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godmodder

The need for SLERP

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Hi, I just implemented some skeletal animation again in my engine and it works splendidly. Problem is, every resource on animation on the net tells me I shouldn't use linear interpolation for my rotation quaternions, but I don't notice any weird "jerkyness" at all. In fact, I can't even spot a single difference between linear interpolation and SLERP. Could someone tell me how to reproduce a case where this occurs? Ofcourse I will use an advanced form of interpolation in the final code, but I want to learn which problems SLERP exactly alleviates. Thanks, Jeroen

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If you normalize the quaternions after linear interpolation, the only noticeable difference is variable angular velocity. Try interpolating between two orientations that are, say, 170 degrees apart, and you'll notice a speeding up-slowing down effect with linear interpolation.

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Thanks, Sneftel! I tried what you said and you are right. With big differences in rotations there is a visual distortion of the animation. But my game animations aren't that extreme. Anyway, should I use SLERP just to be "safe"?

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SLERP can be a pretty expensive way to "be safe". Of the well-designed animation toolkits I know well enough to opine on, none (okay, "neither") use SLERP; they use normalized linear interpolation. I'd say the best place to play it safe is in the tools: Search for inter-keyframe rotations above a particular angle, and if you find any, just insert extra keyframes.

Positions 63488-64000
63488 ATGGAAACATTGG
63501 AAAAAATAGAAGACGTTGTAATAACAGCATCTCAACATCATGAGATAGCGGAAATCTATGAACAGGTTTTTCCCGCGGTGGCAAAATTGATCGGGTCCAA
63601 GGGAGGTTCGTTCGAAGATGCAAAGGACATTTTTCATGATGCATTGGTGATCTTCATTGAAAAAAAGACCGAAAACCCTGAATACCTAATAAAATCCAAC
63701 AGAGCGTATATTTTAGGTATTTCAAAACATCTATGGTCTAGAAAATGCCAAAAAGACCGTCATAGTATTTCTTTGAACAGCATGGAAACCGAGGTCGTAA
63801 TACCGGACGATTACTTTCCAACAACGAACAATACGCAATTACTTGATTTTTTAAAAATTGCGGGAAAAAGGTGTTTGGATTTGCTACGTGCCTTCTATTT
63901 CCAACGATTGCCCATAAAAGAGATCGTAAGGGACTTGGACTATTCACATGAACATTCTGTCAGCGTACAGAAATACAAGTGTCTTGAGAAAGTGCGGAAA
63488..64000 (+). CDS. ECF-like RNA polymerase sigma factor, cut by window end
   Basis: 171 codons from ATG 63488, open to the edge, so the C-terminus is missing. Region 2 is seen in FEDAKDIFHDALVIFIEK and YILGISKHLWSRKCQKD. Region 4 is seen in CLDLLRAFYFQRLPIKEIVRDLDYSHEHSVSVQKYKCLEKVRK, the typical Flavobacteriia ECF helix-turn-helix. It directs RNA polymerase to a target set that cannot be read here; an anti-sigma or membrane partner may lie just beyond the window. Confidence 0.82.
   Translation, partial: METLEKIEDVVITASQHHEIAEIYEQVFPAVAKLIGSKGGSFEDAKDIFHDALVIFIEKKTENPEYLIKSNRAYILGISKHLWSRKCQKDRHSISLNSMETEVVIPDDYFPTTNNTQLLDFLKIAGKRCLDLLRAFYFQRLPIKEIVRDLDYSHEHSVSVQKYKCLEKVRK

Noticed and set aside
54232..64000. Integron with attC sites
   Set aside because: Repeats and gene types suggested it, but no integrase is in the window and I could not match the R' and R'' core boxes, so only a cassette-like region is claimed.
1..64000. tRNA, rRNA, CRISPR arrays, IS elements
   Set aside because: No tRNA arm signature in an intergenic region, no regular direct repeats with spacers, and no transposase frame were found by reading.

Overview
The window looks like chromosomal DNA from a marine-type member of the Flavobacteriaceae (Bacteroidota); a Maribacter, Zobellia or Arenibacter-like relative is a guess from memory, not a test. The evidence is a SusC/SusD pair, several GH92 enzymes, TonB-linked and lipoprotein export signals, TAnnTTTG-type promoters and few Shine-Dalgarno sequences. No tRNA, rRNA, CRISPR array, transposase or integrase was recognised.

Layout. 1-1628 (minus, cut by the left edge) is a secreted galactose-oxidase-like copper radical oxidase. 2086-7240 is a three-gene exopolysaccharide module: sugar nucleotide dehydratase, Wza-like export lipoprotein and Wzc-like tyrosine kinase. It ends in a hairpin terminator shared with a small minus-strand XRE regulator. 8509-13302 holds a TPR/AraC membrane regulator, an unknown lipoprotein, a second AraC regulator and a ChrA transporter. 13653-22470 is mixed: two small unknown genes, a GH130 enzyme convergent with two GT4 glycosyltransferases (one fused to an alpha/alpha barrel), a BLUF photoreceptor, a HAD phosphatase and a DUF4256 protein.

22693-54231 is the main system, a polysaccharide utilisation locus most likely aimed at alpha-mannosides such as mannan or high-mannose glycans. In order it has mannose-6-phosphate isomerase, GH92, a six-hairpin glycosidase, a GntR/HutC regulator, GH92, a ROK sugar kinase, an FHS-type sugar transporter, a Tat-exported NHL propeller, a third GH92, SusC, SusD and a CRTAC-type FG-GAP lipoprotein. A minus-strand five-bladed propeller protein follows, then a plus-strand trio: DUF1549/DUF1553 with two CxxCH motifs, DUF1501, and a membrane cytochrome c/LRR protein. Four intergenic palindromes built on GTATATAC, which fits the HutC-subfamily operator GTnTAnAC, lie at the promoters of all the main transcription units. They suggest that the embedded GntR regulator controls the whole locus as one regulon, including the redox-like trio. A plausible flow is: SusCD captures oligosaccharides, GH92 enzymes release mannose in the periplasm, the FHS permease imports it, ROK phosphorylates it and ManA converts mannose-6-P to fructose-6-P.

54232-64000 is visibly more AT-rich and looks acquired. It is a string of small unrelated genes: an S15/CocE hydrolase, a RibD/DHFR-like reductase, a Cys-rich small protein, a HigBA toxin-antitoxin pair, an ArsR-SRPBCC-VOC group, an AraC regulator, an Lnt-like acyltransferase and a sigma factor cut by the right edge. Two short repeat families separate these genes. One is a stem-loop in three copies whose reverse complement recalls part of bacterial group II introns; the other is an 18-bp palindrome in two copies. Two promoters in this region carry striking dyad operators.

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NOOO! Well, okay, as a last resort, but this is something you can do automatically. Just have the exporter check all the angles, and use slerp to generate interpolated ones as needed.

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Ah, ok. I'm sorry I misunderstood you. Ofcourse, checking the differences between the rotations should be a cake. Thanks for the clarification. My artists will thank you for it ;)

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AFAIK there is another difference between nlerp (normalized lerp) and slerp that has an impact on animations: nlerp is commutative, while slerp is not. In other words the order of arguments has an effect on the result if using slerp. When interpolating between key-frames one can live with this. But it may make live easier for the artists and coders when it is not commutative.

EDIT: What the hell have I written there? What I meant is:

When interpolating between key-frames one can live with this. But in case of animation blending it may make live easier for the artists and coders when it is not commutative.

Thanks to Sneftel at hinting me to read my post more thoroughly next time, and to osmanb for the link discussing this in more depth.

[Edited by - haegarr on August 13, 2008 4:13:03 PM]

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The non-commutativity of SLERP doesn't matter for keyframed animation, since only a single SLERP is involved.

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